In almost every piece of writing there is reference to some sort of pain, whether it be physical pain or emotional pain. In a story like Aphra Behn’s Oroonoko, the physical pain stands out above any other grief or misery. However, Christopher Marlowe’s Dr. Faustus exhibits just as much pain, but in an emotional sense. This poses an interesting question: Is one pain worse than the other? Can pain be measured?
Pain, whether it be physical or emotional, is an unpleasant sensation. However, something like being poked with a safety pin or feeling sad would not be considered true pain. Physical pain is sent to the brain from other parts of the body, and when the brain recognizes the pain, the body feels it as well.
There is no scientific evidence on where emotional pain comes from, but most people agree with Stanley Schachter’s analysis of emotions in the late 1950’s. Schachter said that emotional pain “begins when a person encounters an important event or thought. The person then interprets the meaning of the encounter, and the interpretation determines the feeling that is likely to follow. (Black 22)”
Throughout history, people have documented their encounters with physical and emotional pain in works such as stories or poems. Neither pain was extensively researched until the late 19th century, so neither Marlowe nor Behn had any documentation on the causes and effects of physical and emotional pain. But both were able to take painful elements from their environment and put them into their texts.
Marlowe wrote Dr. Faustus in 1592, in the middle of the Elizabethian era. The story revolves around a man who sells his soul to the devil in exchange for several years of “forbidden knowledge.” Dr. Faustus is written in theatrical form (to be staged), a genre popularized during Elizabeth’s reign by writers such as Marlowe and Shakespeare. This form allowed authors to develop characters and experiment with emotion through dialogue, something authors were unable to do in poetry and had yet to do in stories. Dr. Faustus reads like a commentary on religion intended for the more affluent members of society: Don’t ask for things outside of your means or status. The story could also be a warning to monarchs who believe they are superhuman or divine.
Because of the nature of the story, the pain expressed in Dr.
Subtle Criticism in Aphra Behn’s Oroonoko
Subtle Criticism in Oroonoko
In reading Oroonoko it might be easy to miss the criticism offered against the European culture. Upon studying the novel however, this criticism which had been presented subtly becomes quite clear. An important note is that the author and the narrator are not in fact the same. Although the author is out to provide a criticism of European culture and values, she is reluctant to let it come through the narrator. This critique comes through mainly in less direct forms, through her non-European characters, most often Oroonoko, and through comparisons between cultures and the characters encountered in each.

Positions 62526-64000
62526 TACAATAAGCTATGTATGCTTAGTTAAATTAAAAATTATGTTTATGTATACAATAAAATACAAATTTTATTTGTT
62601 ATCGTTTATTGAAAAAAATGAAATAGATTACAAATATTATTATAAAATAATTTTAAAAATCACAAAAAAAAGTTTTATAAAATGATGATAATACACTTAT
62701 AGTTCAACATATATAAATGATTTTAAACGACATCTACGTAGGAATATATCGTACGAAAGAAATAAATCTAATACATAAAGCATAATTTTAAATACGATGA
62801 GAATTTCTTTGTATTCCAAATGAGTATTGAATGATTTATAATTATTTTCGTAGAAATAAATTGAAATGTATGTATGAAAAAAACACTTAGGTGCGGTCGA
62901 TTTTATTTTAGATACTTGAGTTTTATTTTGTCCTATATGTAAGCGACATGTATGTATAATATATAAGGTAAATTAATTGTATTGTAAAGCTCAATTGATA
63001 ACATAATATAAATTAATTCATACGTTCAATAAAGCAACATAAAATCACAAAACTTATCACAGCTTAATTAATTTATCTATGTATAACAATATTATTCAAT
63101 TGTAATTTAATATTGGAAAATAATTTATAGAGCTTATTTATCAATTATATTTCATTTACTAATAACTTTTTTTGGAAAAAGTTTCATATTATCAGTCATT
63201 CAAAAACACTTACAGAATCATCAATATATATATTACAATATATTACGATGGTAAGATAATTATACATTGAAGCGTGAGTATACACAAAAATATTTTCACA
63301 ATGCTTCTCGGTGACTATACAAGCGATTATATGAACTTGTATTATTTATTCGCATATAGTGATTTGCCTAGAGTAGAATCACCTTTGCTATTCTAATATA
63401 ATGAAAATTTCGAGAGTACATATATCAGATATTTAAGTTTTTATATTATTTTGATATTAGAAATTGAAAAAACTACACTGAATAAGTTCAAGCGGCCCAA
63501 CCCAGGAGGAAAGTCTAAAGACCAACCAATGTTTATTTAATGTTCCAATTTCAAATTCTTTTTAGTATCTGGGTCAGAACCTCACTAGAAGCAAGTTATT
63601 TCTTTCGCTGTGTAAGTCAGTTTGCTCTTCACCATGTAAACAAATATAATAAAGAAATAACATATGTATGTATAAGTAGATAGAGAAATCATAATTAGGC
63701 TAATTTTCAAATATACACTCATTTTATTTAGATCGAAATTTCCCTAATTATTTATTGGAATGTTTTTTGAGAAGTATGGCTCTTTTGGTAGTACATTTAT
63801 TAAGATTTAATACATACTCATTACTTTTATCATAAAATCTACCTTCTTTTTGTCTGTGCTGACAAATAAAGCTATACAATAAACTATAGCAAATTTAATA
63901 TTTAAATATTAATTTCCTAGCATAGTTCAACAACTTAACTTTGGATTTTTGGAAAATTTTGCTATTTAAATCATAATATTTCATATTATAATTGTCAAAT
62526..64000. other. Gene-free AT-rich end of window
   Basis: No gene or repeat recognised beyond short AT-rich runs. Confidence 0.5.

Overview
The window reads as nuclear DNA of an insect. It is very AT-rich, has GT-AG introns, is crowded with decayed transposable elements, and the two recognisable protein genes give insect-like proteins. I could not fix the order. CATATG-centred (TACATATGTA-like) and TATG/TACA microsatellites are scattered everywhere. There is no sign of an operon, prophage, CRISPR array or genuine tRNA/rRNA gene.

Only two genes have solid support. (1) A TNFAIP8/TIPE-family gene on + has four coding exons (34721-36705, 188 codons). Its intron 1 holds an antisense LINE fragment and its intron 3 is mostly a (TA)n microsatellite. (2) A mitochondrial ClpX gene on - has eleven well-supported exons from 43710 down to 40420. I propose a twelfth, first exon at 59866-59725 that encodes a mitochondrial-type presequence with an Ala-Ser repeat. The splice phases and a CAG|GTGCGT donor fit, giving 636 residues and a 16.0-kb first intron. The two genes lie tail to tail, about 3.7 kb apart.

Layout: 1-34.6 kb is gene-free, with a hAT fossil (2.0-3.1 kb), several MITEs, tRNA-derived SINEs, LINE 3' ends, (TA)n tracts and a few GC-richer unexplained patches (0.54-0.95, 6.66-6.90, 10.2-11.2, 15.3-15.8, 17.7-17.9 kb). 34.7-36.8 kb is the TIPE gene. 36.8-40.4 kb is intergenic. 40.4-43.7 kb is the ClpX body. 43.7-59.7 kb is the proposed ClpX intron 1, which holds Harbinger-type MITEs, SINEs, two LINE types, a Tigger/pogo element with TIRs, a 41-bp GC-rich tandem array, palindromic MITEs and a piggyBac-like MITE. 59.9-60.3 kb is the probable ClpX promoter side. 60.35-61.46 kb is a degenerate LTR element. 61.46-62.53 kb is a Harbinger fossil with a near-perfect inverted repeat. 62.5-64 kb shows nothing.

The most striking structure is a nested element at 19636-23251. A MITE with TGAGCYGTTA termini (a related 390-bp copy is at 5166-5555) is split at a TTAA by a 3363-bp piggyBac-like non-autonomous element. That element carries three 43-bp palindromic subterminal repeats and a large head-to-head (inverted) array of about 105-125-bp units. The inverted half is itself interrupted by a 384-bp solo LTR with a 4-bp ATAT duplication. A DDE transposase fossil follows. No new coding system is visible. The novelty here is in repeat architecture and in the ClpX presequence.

As a female writer trying to earn a living, and as the narrator of the story represented herself, Behn couldn’t have the narrator offer too strong a criticism for fear of losing her audience. The narrator is presented as very European. She is very ethnocentric and seems to have no problem with the slave trade, only with the treatment of one specific individual (namely, Oroonoko). Occasionally, however, there will be a slip, a slight inconsistency in the narrators character, which offers a glimpse of Behn’s true sentiments. For example, throughout the novel, the narrator is a strong believer in religion. She tells Imoinda “. . . Stories of Nuns and endeavour[s] to bring her to the knowledge of the true God.”(41). She also tries to defend Christianity to an unbelieving Caesar. When discussing the natives of Surinam, however, she mentions that “. . . all the Inventions of Man . . . wou’d here but destroy that Tranquillity . . . and . . . wou’d teach ‘em [the natives] to know Offence . . . “(10). The first thing she includes as an “Invention of Man” is religion, implying that it is not essentiall…
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… Banister truly does kill him like a dog as he said, “he wou’d declare, in the other World, that he was the only Man, of all the Whites, that ever he heard speak Truth.”(64)
Through each of these forms Behn is highly critical of European values, or maybe more precisely the lack there of. She criticizes religion, namely Christianity, for not enforcing morals in people; the most noble character in the novel, Oroonoko, does not believe in any God at all. She also criticizes those in the culture who do not hold themselves to their promises; the blacks and natives who are seen as so inferior are more true. She offers all this, yet, in a way that gives no offence and so keeps her audience for the next criticism she may offer.
Behn, Aphra. “Oroonoko.” The Norton Anthology of English Literature. Ed. AH Abrams. New York. WW Norton and Company, Inc 2000.